Cooperative Research Units
Education, Research And Technical Assistance For Managing Our Natural Resources
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Sandhill Crane and Long-Billed Curlew Breeding season occupancy in response to habitat structure at multiple scales


October 2011 - May 2013


Cattle grazing is a common landuse on public land in the Intermountain West that often has varied and complex effects on wildlife. However, many previous studies of wildlife response to grazing compared grazed vs. ungrazed treatments, ignoring the dynamic nature of grazing and the many levels of grazing intensity and frequency commonly utilized. We are undertaking the current study to better understand the response of 1) small mammals to the frequency of cattle grazing in wet meadow habitats and 2) breeding season occupancy of long-billed curlews and sandhill cranes in grazed grasslands on Red Rock Lakes, NWR.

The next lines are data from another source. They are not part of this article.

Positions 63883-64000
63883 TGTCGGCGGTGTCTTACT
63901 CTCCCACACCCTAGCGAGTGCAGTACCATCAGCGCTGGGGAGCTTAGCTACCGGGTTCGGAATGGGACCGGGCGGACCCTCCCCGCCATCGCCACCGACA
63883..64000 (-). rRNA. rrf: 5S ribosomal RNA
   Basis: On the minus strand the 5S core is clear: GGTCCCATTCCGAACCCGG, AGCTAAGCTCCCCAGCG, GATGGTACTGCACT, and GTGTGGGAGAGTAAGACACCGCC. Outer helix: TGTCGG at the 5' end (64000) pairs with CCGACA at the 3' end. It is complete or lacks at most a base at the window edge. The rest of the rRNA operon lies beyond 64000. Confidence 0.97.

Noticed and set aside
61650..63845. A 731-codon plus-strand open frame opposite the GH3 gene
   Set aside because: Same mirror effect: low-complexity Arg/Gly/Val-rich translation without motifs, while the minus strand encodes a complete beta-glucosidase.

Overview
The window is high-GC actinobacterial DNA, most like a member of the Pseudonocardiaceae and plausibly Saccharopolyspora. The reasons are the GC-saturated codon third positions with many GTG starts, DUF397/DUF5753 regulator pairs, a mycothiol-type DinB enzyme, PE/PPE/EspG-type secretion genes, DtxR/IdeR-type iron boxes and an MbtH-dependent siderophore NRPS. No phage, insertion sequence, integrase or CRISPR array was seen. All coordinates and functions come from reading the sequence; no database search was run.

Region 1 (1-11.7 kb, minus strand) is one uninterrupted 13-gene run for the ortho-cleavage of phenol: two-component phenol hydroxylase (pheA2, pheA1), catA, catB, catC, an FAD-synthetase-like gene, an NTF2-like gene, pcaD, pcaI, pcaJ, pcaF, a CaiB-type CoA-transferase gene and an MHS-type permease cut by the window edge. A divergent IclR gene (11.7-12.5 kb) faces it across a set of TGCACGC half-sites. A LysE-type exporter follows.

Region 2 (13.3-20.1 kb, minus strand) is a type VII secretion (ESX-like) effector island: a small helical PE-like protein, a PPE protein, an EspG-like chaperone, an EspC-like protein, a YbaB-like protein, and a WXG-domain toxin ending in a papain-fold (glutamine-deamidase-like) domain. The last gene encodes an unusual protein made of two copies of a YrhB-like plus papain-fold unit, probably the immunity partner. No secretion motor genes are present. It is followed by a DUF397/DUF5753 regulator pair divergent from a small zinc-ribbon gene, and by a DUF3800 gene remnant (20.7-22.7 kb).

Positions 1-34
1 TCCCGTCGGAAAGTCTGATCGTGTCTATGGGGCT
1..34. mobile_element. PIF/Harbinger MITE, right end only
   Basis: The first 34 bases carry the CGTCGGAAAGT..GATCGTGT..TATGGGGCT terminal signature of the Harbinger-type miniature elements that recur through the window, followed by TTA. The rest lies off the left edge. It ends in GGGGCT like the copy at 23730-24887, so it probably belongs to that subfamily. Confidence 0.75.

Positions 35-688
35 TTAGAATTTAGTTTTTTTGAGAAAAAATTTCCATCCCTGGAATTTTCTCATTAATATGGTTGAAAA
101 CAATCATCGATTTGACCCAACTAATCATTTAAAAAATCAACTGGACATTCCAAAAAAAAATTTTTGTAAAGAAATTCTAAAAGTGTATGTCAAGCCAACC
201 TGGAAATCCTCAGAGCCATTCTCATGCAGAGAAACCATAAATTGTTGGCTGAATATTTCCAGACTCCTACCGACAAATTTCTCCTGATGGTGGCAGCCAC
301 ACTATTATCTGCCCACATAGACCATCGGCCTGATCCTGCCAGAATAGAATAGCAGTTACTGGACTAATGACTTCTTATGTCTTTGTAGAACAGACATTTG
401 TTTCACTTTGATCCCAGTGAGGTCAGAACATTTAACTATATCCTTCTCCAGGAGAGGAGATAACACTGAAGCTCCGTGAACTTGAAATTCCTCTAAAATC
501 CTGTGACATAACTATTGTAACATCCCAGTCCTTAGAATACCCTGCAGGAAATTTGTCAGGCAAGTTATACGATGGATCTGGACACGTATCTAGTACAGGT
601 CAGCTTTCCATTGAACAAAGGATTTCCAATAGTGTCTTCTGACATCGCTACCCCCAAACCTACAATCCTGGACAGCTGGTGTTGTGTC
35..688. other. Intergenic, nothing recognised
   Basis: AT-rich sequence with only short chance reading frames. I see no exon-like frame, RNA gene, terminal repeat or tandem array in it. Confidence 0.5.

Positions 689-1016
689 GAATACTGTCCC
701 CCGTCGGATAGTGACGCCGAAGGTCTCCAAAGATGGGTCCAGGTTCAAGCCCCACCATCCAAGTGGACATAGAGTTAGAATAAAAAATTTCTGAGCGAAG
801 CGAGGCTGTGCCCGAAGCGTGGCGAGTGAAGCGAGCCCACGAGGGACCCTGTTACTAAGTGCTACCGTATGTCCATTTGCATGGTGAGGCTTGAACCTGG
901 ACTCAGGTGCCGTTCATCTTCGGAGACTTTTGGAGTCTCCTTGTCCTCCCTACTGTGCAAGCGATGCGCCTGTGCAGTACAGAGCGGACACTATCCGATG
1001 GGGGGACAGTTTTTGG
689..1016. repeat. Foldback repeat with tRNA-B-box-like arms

Current Staff

Federal Staff: 95

Masters Students: 239

Phd Students: 142

Post Docs: 53

University Staff: 240

5 Year Summary

Students graduated: 701

Scientific Publications: 1936

Presentations: 4260



Funding Agencies



Cooperative Research Units Program Headquarters Cooperators

  1. U.S. Geological Survey